Tuesday, April 19, 2016
Cthuesday: the Miri Nigri
So these are a race of small, ugly humanoids created by the Great Old One Chaugnar Faugn from toads, to serve him and his offspring. They look human except for their toad-like faces, cannot speak and exist solely to fulfill the will of Chaugnar Faugn, spending much of their time crawling over their god's inert form (picking off parasites, perhaps?). They are generally encountered in groups of ten or more.
Not having a lot to go on here, I think I have a lot more leeway to make these creatures my own. First, the stats:
Miri Nigri, Strange Dark Dwarves
STR = (2d6)x5 = 35
CON = (3d6)x5 = 50-55
SIZ = (1d4+4)x5 = 30-35
INT = (2d6)x5 = 35
POW = (3d6)x5 = 50-55
DEX = (3d6+6)x5 = 80-85
APP = (1d6)x5 = 15-20
Av. Damage Bonus: -1
Attacks: 1 claw attack per round.
Fighting 35%, damage 1d3+DB
Skills: Stealth 90%, Swim 75%
Sanity Loss: 0/1d2 to see the Miri Nigri
So what do we do with these strange, dark dwarves? Well, how many horror movies have you seen?
Specifically, I'm thinking of some of the early work of Canadian director David Cronenberg, in my opinion the indisputable master of body-horror. The first thing that came to mind when I read about these weird, sexless, alien dwarves was Cronenberg's film THE BROOD, in which a woman undergoing an unusual psychiatric treatment manifests her rage as grotesque "children" that kill at her command. The similarities are striking; she is effectively imprisoned in her therapist's office, leaving these dwarves to serve as her hands in the world, much like with Chaugnar Faugn and the Miri Nigri.
The Miri Nigri are referenced in The Malleus Monstrorum as abducting blood sacrifices for the vampiric Chaugnar Faugn. I love this imagery, of them descending the mountain to remote villages and carrying off young men and women in total silence. If you wanted to tie this in to Cronenberg's RABID, for example, I'd give the Miri Nigri a blood drain ability similar to a vampire's - they do the actual drinking of the blood, which Chaugnar Faugn "feeds" on vicariously - via a tentacular trunk, similar to Chaugnar Faugn's, that emerges from a concealed pouch on the body.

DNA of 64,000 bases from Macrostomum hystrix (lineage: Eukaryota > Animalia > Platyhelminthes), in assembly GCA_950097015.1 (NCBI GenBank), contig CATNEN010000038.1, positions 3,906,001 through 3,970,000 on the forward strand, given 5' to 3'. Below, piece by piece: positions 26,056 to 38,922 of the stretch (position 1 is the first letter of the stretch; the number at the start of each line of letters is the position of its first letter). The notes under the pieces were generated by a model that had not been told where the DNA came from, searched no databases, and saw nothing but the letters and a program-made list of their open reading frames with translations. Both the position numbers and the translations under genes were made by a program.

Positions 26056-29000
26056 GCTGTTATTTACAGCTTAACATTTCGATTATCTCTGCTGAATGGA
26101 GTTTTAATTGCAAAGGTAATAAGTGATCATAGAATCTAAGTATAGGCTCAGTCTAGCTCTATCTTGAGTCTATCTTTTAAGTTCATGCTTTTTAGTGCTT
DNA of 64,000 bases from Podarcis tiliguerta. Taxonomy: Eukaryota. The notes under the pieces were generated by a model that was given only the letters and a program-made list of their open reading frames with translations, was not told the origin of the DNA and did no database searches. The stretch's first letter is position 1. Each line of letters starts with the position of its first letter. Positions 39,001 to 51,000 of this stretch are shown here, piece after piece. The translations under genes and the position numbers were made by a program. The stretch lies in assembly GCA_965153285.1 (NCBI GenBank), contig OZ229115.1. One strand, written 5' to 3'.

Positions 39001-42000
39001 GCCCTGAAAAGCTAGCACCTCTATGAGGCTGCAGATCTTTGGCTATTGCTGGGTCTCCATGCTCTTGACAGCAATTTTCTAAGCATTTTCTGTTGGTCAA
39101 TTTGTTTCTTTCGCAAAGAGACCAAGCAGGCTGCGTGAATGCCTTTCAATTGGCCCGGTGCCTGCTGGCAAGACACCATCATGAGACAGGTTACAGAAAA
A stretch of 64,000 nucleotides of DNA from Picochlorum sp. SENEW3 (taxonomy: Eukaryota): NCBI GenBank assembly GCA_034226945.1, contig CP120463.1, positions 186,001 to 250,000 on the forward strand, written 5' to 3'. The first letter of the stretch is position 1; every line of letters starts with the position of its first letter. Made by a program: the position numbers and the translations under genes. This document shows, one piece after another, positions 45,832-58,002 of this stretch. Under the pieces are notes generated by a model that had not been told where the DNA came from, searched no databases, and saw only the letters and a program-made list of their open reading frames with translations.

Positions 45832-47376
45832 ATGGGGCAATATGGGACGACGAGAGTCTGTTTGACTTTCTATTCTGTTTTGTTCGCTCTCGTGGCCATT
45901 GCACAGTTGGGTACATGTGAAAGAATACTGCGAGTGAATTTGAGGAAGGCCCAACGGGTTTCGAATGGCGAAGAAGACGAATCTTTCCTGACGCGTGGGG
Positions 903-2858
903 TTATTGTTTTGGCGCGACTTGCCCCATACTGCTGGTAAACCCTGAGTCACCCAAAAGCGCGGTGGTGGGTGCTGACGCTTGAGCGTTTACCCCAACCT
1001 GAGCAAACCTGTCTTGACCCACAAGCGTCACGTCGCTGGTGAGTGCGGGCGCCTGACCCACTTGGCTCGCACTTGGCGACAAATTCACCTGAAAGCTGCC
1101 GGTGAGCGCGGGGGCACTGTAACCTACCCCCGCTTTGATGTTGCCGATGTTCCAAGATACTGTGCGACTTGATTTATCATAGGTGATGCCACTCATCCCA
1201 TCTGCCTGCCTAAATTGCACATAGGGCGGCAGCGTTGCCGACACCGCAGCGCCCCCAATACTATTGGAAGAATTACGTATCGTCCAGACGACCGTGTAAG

So let's put these in an adventure, and I'm going to continue the '70s-'80s horror movie theme.
The Investigators get involved when a homeless man turns up, torn to shreds. Investigating reveals he was one of the city's "mole people," homeless people who had colonized abandoned subway stations and forgotten sub-basements to make living spaces for themselves, away from the eyes of the law. Getting down there to speak with them will prove difficult as they are elusive and wary, but communicating with them can earn the investigators word of "those little guys," silent, child-sized figures in bulky clothing that are occasionally glimpsed in the distance but never up close. They've become an urban legend to the already-legendary mole people, a sort of boogey man; whenever one of their own goes missing, well, "those little guys" must have taken them.
Exploring the city's underworld turns up recurring images scrawled and scratched on walls of Ganesha-like figures accompanied by script in no recognizable language.
The second phase is introduced as the mole people begin to arm themselves; lead pipes, fireplace pokers, anything they can swing like a club gets picked up and carried with them; one of them is caught trying to steal a police officer's pistol, claiming he needed to be able to defend himself against "those little guys." Interrogation reveals that those little guys have been coming closer, lingering longer around human settlements in the underworld. They never speak, but the mole people pick up..."ideas," for lack of a better term, when those little guys are around. The ideas are infectious.
First, a mole person begins drawing "the elephant headed fella" and writing the strange runes. Then they start talking about how the elephant headed fella is the oldest god, the First God, the god that doesn't forget his children and leave them to go homeless and hungry. They stop blinking so much. Their bodies hunch and dwindle, their hair falling out. They stop speaking. Then eventually, they just slink away into the darkness to join their new family...only coming back to find food for the elephant headed fella.
So that's kind of a blend of THE BROOD, RABID and the 1980s cheeseball classic C.H.U.D., with the Miri Nigri taking the place of the Cannibalistic Humanoid Underground Dwellers. Just about any good Deep One-focused adventure could probably be adapted to use the Miri Nigri as well, while the adventure outlined above would also work with the sinister Xotl'mi-go from T.E.D. Klein's "Children of the Kingdom."
That's it for this week, readers. I'm running a session at my local gaming store tonight, test-driving a new scenario I've written. I'll hopefully have the write-up posted Friday.